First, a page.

Biochemical analyses

Plasma and lipoprotein lipid profile

The results of cholesterol, triglyceride and phospholipid concentrations in the plasma and HDL as well as VLDL cholesterol are shown in Figures 1, 2, 3. Figure 1 shows the plasma lipid profiles of the animals placed on high fat diets containing LAB fermented maize mash, Diet A and unfermented maize mash, diet B as well as normal rat chow, Diet C. Consumption of the unfermented and normal diets (Diets B and C) resulted in hypercholesterolemia, hypertriglyceridemia and hyperphospholipidemia in the animals. These alterations were noticed from the first week till the end of the four-week feeding period. By the fourth week of consumption of these two diets, there was a 3-fold increase in the plasma concentrations of cholesterol, triglycerides and phospholipids. In contrast however, ingestion of the fermented diet, Diet A, reversed this trend.
Figure 1

Plasma lipid concentrations of the animals – A (Cholesterol), B (Triglycerides) and C (Phospholipids).

Figure 2

HDL lipid concentrations of the animals – A (Cholesterol), B (Triglycerides) and C (Phospholipids).

Figure 3

VLDL cholesterol concentration of the animals.

The amount of lipid transported by the HDL is depicted in Figure 2. Compared to normal and fermented diets, consumption of the unfermented diet resulted in a significant increase (P < 0.05) in the amount of lipid transported by this lipoprotein during the four-week experimental period. While cholesterol increased by 2.5 fold, a 5-fold increase was observed in the triglycerides while phospholipids increased 2-fold. Although HDL cholesterol also increased as a result of the consumption of the normal and fermented diets, the increase was steady and gradual and amounted to just 68% of that of the animals consuming the unfermented diet. The amount of triglyceride and phospholipid transported by the HDL was not significantly affected by the consumption of the fermented diet.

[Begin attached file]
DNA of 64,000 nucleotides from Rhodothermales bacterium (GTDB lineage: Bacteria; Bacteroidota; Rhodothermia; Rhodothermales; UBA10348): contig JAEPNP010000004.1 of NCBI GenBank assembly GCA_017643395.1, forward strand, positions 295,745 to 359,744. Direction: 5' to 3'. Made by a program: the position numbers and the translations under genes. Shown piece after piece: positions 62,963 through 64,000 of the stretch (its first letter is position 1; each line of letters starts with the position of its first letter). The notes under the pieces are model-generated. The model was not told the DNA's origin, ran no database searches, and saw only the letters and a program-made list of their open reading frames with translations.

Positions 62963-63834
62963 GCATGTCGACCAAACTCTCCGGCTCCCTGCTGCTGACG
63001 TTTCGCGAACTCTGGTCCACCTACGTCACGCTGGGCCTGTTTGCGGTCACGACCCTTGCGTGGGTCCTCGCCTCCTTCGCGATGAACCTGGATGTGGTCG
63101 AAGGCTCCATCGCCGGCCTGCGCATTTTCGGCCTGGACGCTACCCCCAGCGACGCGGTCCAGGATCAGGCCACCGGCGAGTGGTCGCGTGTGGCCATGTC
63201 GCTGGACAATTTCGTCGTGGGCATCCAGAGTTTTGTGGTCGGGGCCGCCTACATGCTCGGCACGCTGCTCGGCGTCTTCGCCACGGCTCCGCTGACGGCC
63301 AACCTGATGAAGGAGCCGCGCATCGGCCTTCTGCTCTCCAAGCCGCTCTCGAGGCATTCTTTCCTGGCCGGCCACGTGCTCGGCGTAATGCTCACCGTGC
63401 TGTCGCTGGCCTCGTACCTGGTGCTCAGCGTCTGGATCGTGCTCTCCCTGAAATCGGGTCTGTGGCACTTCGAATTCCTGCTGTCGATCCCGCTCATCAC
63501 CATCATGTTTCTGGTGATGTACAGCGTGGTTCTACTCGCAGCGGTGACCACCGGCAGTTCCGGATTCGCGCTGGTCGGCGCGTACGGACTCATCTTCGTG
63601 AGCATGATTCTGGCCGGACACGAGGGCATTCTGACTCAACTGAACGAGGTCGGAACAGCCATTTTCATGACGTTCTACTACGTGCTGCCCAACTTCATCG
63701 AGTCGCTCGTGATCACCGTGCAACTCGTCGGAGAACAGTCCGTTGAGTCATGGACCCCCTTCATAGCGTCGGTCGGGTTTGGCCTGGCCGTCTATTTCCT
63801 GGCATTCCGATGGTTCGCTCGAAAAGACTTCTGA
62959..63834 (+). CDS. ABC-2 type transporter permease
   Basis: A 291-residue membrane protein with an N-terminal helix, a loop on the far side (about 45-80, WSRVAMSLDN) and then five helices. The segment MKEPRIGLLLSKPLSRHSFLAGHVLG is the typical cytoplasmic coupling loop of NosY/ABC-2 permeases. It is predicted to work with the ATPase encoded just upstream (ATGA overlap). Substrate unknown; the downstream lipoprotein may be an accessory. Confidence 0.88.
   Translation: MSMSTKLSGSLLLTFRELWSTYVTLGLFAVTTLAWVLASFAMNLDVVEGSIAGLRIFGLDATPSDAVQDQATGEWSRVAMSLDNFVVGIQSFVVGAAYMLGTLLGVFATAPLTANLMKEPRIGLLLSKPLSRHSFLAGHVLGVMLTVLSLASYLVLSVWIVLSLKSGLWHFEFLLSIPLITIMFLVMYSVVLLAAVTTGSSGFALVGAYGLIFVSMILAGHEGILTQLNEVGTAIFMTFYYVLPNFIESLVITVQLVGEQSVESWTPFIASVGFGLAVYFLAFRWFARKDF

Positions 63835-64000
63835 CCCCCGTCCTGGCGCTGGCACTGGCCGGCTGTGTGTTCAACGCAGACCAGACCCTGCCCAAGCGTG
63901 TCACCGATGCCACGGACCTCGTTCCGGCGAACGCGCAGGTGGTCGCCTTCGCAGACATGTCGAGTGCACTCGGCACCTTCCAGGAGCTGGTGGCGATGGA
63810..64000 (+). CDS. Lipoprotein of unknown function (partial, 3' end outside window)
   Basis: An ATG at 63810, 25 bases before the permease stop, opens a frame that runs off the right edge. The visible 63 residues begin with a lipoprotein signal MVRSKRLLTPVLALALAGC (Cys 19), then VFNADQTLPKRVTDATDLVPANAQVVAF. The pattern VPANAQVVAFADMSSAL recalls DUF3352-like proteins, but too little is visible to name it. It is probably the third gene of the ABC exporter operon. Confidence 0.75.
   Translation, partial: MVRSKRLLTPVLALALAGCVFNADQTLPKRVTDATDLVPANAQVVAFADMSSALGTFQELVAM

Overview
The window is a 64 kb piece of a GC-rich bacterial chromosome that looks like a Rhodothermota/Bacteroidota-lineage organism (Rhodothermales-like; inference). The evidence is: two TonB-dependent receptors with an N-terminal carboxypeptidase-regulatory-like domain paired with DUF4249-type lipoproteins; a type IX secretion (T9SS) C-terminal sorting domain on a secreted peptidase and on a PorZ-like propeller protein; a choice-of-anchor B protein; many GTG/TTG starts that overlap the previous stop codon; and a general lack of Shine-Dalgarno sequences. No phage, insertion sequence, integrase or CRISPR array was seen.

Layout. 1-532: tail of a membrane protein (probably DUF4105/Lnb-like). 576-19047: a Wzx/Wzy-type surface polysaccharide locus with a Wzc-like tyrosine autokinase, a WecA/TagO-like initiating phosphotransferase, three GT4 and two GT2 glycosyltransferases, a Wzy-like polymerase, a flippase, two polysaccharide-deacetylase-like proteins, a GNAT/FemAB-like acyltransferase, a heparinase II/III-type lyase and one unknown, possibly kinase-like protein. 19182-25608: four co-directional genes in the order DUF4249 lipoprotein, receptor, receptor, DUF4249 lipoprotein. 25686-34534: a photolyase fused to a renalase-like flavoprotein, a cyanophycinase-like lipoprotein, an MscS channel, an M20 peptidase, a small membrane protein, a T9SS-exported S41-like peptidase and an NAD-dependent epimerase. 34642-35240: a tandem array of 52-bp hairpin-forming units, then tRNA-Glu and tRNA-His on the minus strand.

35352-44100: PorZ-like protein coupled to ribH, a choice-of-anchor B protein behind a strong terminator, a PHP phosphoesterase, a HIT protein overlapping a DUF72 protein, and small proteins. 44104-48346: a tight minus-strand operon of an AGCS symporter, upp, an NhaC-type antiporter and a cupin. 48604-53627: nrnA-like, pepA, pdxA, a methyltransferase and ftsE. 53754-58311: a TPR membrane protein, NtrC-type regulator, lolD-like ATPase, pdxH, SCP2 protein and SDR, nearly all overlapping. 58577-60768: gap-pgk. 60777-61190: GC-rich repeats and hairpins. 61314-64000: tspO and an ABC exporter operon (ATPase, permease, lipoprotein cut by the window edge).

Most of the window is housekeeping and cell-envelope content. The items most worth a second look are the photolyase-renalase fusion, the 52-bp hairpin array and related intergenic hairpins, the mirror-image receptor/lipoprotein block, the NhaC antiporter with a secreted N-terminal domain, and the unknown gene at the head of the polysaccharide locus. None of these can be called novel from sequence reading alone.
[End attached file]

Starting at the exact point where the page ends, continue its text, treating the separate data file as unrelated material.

In the VLDL (as depicted in Figure 3), consumption of the normal and unfermented diets resulted in a significant increase (P < 0.05) in the amount of cholesterol found in this lipoprotein. Comparatively, by the end of the four-week feeding period, cholesterol found in this lipoprotein was about 5 times baseline value in the animals consuming both the normal and unfermented diets, whereas consumption of the fermented diet did not seem to have any significant effect on the cholesterol content of this lipoprotein.

Figure 4 shows the erythrocyte lipid concentrations of the rats. While a systematic increase in all the lipids investigated characterised the effects of the consumption of the unfermented diet in the erythrocyte of these rats, the lipid lowering effects of the consumption of the fermented diet was unsystematic.
Figure 4

Erythrocyte lipid concentrations of the animals – A (Cholesterol), B (Triglycerides)and C (Phospholipids).

Hepatic lipid contents of the animals as shown in Figure 5 indicate that consumption of the normal and unfermented diets resulted in hepatic cholesterogenesis, triglyceride constipation and phospholipidosis. While the cholesterogenesis was more pronounced in rats consuming the normal diet, hepatic triglyceride constipation and phospholipidosis were more pronounced in animals consuming the unfermented diet. Consumption of the fermented diet reversed all these lipid perturbations.